Example — Frequent Trading
Let’s say you’re the same player and your duo hits you up. They play top and suggest you queue up for each other’s positions and trade so you can get easier games. It takes a game or two for us to see a pattern of trades, but for those games we’ll detect that you traded positions and adjust accordingly—you’ll have decreased LP gains and increased losses since your team was favored to win. After that, the link between your MMRs will tighten and you’ll get matched in Gold games regardless of the position you’re playing.
While it does take a couple games to tighten the MMR link and stop abuse, those games should be about the same quality as today because we don’t currently consider position skill in matchmaking.
You’re worried we’re making Ranked too grindy.
Solution: We’re softening the season reset so most players will have a higher initial rank. When playing off-positions, you’ll have LP splashing, increased LP gains and decreased losses, and Promo Helper for every series, which means you’ll get promoted more quickly.
Position ranks let players branch out and challenge themselves in new ways, but that might not feel rewarding if it takes twice as many games to reach your rank across two positions, let alone three, four, or all five. Alienating fill players would be a pretty clear failure to meet one of our goals: to givebetter recognition for breadth of skill.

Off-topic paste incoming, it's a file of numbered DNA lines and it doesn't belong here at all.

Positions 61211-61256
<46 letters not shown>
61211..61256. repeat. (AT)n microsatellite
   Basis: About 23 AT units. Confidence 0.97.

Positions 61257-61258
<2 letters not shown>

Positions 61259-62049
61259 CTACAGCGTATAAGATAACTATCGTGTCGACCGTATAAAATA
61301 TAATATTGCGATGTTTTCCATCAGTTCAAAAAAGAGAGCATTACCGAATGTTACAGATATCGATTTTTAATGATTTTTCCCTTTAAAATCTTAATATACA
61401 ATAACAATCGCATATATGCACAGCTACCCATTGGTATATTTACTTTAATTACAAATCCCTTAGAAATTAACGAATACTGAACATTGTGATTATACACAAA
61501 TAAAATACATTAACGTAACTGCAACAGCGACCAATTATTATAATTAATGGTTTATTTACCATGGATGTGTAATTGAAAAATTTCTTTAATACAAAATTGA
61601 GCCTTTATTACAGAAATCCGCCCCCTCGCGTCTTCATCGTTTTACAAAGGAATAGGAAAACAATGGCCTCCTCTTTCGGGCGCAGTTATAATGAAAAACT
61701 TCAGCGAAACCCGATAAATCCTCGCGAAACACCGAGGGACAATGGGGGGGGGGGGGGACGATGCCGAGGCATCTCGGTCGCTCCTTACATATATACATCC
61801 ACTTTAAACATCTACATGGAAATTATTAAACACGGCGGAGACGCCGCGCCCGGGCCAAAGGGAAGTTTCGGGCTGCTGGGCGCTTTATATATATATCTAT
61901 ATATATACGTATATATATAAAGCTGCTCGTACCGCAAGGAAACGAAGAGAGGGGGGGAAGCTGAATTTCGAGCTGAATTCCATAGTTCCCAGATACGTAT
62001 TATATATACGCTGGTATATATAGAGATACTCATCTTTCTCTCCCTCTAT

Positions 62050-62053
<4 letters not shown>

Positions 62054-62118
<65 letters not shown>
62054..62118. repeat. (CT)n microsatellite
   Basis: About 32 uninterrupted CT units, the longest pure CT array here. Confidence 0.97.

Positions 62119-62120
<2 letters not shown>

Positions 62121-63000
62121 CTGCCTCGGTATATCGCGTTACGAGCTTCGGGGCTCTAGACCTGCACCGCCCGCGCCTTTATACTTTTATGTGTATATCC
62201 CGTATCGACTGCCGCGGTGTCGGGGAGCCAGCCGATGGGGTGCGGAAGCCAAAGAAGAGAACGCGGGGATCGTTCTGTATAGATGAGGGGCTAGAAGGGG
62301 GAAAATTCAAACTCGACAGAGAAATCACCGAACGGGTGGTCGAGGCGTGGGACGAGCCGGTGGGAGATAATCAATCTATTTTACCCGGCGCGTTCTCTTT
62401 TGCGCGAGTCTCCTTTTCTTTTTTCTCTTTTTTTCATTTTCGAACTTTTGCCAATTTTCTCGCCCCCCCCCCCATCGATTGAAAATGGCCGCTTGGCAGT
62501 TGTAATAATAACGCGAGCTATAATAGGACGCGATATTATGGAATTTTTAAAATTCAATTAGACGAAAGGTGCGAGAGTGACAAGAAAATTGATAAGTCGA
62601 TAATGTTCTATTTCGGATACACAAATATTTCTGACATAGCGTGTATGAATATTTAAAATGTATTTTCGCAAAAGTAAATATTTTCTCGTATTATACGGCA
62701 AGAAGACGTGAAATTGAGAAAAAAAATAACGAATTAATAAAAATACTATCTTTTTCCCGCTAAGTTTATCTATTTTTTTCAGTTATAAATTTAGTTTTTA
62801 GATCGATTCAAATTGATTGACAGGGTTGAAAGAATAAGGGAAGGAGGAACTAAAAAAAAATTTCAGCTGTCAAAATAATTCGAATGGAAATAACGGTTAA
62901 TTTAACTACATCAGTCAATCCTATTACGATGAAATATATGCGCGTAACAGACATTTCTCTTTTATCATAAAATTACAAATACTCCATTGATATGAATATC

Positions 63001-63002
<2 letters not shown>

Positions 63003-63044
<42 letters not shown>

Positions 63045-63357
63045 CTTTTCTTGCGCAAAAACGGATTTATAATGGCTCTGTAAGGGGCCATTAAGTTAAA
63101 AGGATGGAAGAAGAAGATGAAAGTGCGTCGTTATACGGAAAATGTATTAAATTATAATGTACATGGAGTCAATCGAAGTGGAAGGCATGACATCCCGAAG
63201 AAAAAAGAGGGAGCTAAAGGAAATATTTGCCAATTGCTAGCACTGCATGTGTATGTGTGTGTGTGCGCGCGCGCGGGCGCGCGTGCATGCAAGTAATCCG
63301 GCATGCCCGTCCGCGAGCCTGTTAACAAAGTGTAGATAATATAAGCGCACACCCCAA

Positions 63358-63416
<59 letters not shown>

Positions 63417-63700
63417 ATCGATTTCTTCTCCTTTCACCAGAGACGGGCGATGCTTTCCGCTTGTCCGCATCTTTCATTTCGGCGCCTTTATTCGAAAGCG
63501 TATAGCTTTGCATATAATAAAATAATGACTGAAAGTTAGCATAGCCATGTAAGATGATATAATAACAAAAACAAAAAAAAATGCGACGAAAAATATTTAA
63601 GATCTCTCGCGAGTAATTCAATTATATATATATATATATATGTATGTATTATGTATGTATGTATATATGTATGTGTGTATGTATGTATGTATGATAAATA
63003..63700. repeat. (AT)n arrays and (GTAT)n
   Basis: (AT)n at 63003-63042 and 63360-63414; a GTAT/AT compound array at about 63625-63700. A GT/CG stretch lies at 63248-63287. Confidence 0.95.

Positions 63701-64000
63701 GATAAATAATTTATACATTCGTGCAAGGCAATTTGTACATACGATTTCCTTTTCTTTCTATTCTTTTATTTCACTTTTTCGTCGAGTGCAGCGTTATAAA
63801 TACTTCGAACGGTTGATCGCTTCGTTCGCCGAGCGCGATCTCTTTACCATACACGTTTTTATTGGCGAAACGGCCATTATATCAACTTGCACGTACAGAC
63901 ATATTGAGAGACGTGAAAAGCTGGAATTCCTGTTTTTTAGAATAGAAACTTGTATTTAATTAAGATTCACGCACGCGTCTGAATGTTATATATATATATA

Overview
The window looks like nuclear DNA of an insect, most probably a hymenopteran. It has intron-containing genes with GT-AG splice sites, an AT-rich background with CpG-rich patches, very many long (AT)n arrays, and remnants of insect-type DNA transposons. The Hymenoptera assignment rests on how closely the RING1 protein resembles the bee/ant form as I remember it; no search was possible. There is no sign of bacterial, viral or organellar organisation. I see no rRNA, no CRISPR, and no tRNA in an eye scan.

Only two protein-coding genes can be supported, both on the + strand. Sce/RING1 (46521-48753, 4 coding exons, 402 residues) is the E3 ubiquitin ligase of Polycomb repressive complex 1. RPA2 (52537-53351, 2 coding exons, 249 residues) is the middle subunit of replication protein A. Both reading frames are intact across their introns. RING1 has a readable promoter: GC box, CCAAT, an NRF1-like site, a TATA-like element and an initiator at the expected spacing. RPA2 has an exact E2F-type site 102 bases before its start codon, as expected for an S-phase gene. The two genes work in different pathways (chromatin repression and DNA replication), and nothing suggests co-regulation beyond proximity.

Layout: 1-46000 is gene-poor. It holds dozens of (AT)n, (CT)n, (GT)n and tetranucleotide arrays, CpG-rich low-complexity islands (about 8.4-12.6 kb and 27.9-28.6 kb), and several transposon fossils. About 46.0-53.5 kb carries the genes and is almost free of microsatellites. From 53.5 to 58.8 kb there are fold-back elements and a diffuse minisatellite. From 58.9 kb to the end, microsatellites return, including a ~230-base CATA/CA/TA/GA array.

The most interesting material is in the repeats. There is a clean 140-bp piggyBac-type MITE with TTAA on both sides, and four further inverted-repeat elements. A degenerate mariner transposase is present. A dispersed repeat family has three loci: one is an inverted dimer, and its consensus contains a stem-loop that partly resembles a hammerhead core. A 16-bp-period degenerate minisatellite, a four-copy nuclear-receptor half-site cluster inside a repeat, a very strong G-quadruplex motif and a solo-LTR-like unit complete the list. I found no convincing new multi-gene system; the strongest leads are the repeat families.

We believe we can address this concern using several mechanics we’ve already built into Ranked. We want players to be able to climb to their peak skill in two or three positions without playing significantly more games. True fill players will have to play more games if they want to max out their rank in every position, but nowhere near five times as many. Let’s talk specifics:
Starting next season, we’re going to soften the season reset, which means most players will have a higher initial rank. With other placement changes, it should take you less time to climb than today, even after considering Autofill games. This will make Ranked explicitly less grindy than today.
Two to Three Positions
You’ll have larger LP gains when playing off-positions and we’re extending Promotion Helper to all series for off-positions below your main rank. LP splashing will help considerably when playing off-positions as well since it translates some of your gains to other positions.
Four to Five Positions
Generalists will benefit from all the features above. We’re also making a small adjustment to splashing: When you queue as Fill, your LP splashing is stronger, which means you’ll be eligible for promotion series more quickly.
We plan to tune how some of these work to find the right balance, but we believe they make sense in the context of the other changes we’re making and help reinforce the value of every game you play. We’ll also consider ways to recognize versatile players through Ranked rewards.
Hopefully you’re starting to get a feel for how we’re planning to handle most of your big questions and concerns. We’ll continue the regular updates and check-ins over the next several months, with the next blog focusing on details about tier and division changes. Stay tuned!
This is the third one of these we’ve done, so by now you probably know the drill: Thanks for all the conversation so far, let us know what you think of the changes, and we’ll be on the lookout for your suggestions and feedback!
Oh—and if you want all the latest info on the Ranked changes for next year, check out our other blogs below:
Post 1: /dev: Updates to Ranked for 2019
Post 2: What We Heard on Ranked 2019
Post 3: /dev: Addressing Your Feedback on Ranked for 2019